Show simple item record

dc.contributor.advisorRuffman, Ted
dc.contributor.authorLow, Chiew Yeat Anna
dc.date.available2021-01-13T01:06:18Z
dc.date.copyright2021
dc.identifier.urihttp://hdl.handle.net/10523/10620
dc.description.abstractThe purpose of this research was to investigate emotion recognition in adults across age, gender and culture. Using the six basic emotions of anger, disgust, fear, happiness, sadness, and surprise as stimuli, the aim is to examine whether men and women benefit differently from eye and mouth gazing. Comparisons will be made, first, between male and female participants, second, between young and older adults and third, between Europeans and South-east Asian Chinese. The dependent measure will be correct responses to emotion recognition items. Six basic emotions were shown to 108 young adults (M20 years) and 109 older adults (M70 years) from European and Asian Chinese descent. The two-part experiment which consisted of a web-based survey and the use of an eye-tracker, was conducted in New Zealand (NZ) and Singapore (SG) with facilities provided by the Psychology departments of the University of Otago and the National University of Singapore respectively. I found age-related deficits across cultures and disparity in emotion recognition with NZ Europeans participants outperforming their south-east Asian Chinese counterparts in all emotion recognition tasks. While older women benefitted more from nose gazing, older men’s mouth gazing was associated with worse emotion recognition. In addition, higher depression and loneliness, and lower well-being correlated with worse emotion recognition for younger adults.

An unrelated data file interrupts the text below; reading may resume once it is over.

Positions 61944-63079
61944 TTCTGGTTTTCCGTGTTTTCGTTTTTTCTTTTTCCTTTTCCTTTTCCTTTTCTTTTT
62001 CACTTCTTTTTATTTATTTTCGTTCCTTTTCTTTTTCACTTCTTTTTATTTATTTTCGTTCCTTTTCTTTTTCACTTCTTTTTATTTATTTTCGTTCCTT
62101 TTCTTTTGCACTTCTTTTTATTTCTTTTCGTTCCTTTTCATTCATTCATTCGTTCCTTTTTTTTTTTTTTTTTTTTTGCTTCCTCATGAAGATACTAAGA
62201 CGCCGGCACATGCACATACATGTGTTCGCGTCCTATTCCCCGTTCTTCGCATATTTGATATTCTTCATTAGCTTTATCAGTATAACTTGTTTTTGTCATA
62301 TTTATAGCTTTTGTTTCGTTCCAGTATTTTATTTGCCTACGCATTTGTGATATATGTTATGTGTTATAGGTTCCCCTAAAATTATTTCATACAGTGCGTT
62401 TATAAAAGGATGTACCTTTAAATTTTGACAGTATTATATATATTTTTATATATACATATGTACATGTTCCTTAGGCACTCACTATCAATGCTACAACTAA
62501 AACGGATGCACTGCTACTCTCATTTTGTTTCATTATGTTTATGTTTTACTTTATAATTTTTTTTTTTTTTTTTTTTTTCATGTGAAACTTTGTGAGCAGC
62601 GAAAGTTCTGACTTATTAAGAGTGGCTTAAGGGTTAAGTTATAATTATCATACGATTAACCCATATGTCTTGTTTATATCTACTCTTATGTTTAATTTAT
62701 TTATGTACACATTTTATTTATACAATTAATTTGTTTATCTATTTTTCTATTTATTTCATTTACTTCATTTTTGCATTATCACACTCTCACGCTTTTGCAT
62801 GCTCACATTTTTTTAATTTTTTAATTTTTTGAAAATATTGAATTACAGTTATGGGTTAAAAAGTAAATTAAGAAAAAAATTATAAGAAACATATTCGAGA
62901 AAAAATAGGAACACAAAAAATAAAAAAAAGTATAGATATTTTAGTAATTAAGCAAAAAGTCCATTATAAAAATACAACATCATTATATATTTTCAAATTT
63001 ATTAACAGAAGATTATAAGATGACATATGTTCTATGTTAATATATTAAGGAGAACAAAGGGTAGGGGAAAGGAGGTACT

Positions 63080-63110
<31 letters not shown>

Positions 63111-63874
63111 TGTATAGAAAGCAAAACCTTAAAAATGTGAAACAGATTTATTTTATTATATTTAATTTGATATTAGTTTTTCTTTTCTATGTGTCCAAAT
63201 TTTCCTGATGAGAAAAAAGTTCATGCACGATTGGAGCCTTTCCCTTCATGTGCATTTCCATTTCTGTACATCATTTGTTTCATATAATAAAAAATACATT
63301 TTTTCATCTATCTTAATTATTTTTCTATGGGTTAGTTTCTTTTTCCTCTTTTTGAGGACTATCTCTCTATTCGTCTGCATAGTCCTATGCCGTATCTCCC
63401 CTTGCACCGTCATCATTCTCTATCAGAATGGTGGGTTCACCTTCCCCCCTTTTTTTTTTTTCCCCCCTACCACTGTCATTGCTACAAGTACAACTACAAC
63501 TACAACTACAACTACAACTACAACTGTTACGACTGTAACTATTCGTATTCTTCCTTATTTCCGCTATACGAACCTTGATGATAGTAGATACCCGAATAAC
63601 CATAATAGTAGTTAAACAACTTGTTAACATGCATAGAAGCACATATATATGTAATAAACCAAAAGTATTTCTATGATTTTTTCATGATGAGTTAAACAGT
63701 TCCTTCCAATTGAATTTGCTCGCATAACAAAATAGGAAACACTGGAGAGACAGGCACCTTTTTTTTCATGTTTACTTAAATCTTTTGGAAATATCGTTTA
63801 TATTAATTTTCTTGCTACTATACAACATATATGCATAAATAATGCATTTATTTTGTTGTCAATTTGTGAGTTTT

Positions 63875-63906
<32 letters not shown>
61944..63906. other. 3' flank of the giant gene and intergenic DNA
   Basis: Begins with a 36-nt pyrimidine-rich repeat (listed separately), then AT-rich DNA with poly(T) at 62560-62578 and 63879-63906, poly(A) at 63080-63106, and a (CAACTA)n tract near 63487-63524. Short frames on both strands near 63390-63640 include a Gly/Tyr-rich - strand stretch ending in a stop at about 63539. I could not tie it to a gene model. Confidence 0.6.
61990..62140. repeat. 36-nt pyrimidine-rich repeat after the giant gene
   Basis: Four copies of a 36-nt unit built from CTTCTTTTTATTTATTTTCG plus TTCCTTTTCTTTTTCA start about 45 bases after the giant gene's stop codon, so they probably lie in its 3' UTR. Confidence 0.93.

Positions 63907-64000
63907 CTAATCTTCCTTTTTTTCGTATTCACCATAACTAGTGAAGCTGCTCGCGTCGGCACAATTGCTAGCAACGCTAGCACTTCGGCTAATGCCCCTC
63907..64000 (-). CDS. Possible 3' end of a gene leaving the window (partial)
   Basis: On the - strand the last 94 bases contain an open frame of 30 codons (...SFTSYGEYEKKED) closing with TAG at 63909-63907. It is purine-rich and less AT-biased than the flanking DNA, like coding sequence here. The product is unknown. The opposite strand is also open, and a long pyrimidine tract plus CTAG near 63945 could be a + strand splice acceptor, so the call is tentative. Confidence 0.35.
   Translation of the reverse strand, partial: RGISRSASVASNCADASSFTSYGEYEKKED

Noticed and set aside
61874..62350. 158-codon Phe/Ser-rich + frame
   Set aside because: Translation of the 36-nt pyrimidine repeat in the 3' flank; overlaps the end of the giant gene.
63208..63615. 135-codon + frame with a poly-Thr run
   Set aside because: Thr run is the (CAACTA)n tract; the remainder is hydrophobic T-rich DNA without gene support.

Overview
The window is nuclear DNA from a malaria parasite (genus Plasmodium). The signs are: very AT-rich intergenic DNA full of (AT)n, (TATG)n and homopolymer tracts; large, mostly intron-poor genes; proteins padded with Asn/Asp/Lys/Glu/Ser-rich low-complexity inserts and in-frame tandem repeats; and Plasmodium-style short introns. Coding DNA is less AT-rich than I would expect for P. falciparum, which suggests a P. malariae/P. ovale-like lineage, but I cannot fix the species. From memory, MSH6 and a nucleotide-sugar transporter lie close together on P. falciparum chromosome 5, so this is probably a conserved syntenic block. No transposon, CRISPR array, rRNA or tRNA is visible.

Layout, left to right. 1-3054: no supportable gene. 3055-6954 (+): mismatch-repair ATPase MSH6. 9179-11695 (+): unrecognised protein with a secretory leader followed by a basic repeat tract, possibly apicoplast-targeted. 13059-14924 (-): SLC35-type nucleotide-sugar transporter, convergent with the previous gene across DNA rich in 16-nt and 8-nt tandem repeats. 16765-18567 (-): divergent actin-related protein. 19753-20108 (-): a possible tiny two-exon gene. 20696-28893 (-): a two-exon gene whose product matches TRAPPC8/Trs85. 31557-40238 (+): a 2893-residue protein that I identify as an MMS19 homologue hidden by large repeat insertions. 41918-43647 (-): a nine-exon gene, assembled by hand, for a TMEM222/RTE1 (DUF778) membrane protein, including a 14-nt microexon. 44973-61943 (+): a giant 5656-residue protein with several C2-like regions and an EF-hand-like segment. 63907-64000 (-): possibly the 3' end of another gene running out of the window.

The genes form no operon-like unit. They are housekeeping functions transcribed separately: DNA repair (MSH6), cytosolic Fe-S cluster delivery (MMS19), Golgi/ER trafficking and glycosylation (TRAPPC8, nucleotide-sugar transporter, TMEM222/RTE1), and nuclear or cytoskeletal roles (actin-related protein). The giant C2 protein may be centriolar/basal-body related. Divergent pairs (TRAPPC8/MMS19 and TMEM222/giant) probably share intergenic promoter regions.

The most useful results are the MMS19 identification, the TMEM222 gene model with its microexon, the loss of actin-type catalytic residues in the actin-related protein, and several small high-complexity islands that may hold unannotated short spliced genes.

dc.language.isoen
dc.publisherUniversity of Otago
dc.rightsAll items in OUR Archive are provided for private study and research purposes and are protected by copyright with all rights reserved unless otherwise indicated.
dc.subjectEmotionRecognition
dc.subjectCulture
dc.subjectOlderAdults
dc.subjectEyeTracking
dc.subjectEyesOnly
dc.subjectMouthsOnly
dc.titleA Comparative Analysis of Emotion Recognition: Young Versus Older Adults Across Gender and Cultures
dc.typeThesis
dc.date.updated2021-01-12T13:08:41Z
dc.language.rfc3066en
thesis.degree.disciplinePsychology
thesis.degree.nameMaster of Science
thesis.degree.grantorUniversity of Otago
thesis.degree.levelMasters
otago.interloanno
otago.openaccessAbstract Only
otago.evidence.presentYes
otago.abstractonly.term26w
 Find in your library

Files in this item

FilesSizeFormatView

There are no files associated with this item.

This item is not available in full-text via OUR Archive.

If you are the author of this item, please contact us if you wish to discuss making the full text publicly available.

This item appears in the following Collection(s)

Show simple item record